Texas Impact, a statewide interfaith agency focusing on justice issues including immigration, has sent representatives to the U.S.-Mexico border roughly once a week for the past year.

Executive Director Bee Moorhead said through the agency’s Courts & Ports program, some members have monitored mass trials on the border with the aid of the ACLU, while others have interviewed migrants. People, she said, have observed concerning practices such as migrants going to trial wearing dirty clothes they had crossed water in.

The discovery of the Facebook group has left Moorhead “heartbroken and horrified,” she said. The disconcerting posts and comments, she said, reflect the “messaging priorities” of President Donald Trump’s administration.

But she also noted these are “bad actors” and plenty of border patrol agents are decent “public servants.”

“They are Texans who are trying to do a good job under impossibly conflicted circumstances,” she said. “It’s devastating to see that whole group characterized the way that now they’re going to be characterized.”

Rev. Franz Schemmel — a pastor from Messiah Lutheran Church in Weatherford and a Texas Impact board member — said “we owe our officers honor, support and respect for the work they do on our behalf.”

“Nevertheless,” he said, “the trust we place in them comes with the highest expectations of respect for constitutional and human rights, protection of the vulnerable and common human decency.”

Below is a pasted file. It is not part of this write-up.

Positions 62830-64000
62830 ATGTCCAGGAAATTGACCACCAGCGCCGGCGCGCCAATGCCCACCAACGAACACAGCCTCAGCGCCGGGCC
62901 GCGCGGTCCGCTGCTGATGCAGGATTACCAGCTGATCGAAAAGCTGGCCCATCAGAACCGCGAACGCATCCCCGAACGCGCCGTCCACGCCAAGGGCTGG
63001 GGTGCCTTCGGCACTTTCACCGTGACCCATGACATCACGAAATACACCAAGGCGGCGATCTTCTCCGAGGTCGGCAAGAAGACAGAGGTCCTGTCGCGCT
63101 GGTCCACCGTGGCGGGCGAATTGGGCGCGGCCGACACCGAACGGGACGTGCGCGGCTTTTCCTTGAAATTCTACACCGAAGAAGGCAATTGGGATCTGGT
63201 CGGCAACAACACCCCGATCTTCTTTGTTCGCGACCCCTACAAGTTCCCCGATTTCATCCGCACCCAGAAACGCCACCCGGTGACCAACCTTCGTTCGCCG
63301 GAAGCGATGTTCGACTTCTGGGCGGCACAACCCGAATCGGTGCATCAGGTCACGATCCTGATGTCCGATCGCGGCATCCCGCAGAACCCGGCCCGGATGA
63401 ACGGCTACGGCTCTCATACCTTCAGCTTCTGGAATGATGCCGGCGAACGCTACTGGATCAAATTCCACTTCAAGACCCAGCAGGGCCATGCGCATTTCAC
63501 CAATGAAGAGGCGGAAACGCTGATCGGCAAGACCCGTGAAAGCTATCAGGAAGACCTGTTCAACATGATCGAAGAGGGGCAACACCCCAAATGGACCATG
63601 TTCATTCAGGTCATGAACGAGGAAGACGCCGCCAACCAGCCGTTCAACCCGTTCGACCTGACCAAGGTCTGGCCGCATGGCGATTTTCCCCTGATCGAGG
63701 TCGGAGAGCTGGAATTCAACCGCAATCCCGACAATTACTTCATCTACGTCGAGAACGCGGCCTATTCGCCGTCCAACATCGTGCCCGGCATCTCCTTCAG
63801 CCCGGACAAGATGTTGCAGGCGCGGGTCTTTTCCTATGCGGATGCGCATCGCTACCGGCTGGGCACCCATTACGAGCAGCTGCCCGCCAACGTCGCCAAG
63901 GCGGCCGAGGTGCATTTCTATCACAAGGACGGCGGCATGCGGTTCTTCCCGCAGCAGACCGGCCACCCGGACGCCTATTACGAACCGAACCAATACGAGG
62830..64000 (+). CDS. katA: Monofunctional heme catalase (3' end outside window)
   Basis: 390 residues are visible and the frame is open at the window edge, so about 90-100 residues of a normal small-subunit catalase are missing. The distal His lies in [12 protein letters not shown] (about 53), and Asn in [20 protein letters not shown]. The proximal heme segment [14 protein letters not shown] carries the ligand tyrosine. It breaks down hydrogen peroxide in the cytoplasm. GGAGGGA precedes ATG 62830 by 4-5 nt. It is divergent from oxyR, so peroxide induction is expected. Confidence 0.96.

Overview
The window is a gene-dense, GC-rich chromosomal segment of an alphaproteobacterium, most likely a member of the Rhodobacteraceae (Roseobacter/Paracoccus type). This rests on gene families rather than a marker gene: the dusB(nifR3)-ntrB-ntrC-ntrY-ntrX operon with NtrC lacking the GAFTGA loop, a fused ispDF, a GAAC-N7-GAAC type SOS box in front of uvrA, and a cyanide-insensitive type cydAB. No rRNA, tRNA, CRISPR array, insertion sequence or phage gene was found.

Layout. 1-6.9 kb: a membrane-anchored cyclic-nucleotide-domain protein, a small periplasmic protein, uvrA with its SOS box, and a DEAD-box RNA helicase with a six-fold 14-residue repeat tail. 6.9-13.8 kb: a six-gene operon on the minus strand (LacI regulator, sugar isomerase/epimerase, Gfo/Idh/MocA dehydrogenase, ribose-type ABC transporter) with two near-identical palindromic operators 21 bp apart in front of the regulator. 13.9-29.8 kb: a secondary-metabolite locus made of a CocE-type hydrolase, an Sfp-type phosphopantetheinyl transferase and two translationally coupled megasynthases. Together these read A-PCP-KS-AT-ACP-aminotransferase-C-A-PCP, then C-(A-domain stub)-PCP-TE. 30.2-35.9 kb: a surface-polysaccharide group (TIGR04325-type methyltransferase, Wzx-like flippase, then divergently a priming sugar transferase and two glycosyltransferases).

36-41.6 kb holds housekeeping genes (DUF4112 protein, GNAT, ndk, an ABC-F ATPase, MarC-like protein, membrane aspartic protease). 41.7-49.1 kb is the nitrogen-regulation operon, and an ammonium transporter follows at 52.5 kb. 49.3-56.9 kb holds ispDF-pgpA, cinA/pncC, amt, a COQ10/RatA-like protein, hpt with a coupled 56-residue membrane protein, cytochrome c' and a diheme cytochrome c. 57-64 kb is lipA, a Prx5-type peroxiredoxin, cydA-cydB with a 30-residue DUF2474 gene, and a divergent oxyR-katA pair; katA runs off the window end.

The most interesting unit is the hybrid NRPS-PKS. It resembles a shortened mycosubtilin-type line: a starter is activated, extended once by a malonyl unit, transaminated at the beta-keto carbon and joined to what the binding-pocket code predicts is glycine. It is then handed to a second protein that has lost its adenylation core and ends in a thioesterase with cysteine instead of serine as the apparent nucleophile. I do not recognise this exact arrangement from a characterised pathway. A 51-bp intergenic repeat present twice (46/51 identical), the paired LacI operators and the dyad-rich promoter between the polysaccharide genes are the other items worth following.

However, Fort Worth teacher Ernie Moran said he sees the Facebook group as evidence of widespread bias within U.S. Customs and Border Patrol. Moran, a former Star-Telegram employee, started a group called Patriots for the Children about a year ago that has organized protests over family separation at the border.

To him, the fact the Facebook group is nearly three years old and had to be discovered by investigative reporting “makes it really hard to make the case that, ‘Oh, this is just a few bad apples,’” he said.

It was also concerning, he said, people in the group were fine with sharing the opinions among thousands.

“Clearly they felt comfortable enough to share this in a group that large,” said Moran, who teaches bilingual classes and has had a migrant student who was detained with family. “This wasn’t someone saying it to one or two close confidants.”

But the border patrol’s labor union, the National Border Patrol Council, said in a statement this was “a handful of people who posted inappropriate content out of 9,500 members of the Facebook group.” It’s inevitable, according to the statement, there will be “a subset of people whose values do not represent the entirety of those in the larger group.”

Mike Peyton, the co-leader of progressive activist group Indivisible Grapevine Area Action, said he can’t make a determination on whether the issue is systemic. There are likely “many, many good agents,” he said, and “almost certainly a lot of bad ones.”

Peyton just knows the comments reported by ProPublica are “abhorrent to a civilized society,” he said.

His hope, he said, is that any decent border patrol agents don’t become worse by being around a culture of dehumanization.

“That scares me the most,” he said.